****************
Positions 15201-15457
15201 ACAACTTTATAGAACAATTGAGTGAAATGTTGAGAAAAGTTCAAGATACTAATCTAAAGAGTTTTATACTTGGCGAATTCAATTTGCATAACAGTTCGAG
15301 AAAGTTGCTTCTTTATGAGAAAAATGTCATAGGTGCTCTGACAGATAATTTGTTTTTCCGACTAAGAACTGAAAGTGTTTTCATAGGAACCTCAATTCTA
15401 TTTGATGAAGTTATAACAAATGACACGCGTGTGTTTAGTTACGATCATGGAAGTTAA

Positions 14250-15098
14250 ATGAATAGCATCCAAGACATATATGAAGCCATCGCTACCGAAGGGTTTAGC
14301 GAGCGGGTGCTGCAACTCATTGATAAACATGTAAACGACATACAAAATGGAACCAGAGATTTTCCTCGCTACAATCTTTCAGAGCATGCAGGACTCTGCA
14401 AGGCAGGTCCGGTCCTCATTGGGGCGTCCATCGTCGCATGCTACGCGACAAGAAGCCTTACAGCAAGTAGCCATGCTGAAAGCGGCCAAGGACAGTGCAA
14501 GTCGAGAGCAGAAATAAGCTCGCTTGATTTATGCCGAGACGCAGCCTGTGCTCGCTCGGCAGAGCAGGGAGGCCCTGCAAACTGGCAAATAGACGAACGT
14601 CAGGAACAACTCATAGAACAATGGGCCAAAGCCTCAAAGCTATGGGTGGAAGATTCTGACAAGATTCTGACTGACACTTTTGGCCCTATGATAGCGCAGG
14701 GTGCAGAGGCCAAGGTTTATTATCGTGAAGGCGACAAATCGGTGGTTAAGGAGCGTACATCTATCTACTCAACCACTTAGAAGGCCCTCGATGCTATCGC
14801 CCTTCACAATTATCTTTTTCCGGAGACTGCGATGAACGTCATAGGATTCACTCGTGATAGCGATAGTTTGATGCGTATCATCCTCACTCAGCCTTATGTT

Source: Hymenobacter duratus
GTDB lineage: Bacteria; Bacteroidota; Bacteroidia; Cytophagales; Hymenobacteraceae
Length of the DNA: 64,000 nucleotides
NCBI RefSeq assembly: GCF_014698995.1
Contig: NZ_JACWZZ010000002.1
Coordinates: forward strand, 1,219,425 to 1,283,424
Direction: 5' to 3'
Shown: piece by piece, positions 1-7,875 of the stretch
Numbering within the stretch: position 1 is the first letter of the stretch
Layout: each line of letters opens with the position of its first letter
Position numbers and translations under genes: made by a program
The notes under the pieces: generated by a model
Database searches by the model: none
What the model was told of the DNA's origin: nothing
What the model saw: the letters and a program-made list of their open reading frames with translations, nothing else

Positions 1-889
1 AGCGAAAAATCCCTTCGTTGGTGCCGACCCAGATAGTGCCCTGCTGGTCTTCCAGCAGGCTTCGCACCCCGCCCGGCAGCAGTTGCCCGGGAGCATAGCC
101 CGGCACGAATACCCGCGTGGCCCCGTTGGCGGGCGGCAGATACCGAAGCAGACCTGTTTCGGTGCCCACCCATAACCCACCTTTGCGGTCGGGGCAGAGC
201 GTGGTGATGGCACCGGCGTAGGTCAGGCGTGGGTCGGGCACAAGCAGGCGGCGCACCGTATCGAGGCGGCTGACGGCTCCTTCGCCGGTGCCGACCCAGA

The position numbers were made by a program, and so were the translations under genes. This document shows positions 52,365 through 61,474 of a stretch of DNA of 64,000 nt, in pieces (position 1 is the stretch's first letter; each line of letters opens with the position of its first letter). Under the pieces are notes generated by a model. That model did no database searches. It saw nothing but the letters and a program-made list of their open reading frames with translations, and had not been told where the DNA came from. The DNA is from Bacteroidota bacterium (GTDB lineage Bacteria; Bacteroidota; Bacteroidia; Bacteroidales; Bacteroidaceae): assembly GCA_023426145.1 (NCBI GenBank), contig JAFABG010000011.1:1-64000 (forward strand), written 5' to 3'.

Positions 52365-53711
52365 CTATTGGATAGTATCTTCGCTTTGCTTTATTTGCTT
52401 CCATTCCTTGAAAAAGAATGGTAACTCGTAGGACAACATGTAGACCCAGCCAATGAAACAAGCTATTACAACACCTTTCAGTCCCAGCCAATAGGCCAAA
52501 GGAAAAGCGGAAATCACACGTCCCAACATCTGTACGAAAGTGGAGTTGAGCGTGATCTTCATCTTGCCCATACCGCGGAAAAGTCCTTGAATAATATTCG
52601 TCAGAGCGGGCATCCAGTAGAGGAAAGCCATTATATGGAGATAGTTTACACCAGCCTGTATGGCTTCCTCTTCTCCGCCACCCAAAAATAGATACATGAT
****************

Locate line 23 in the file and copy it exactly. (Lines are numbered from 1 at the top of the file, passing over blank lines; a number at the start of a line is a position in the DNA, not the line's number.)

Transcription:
Position numbers and translations under genes: made by a program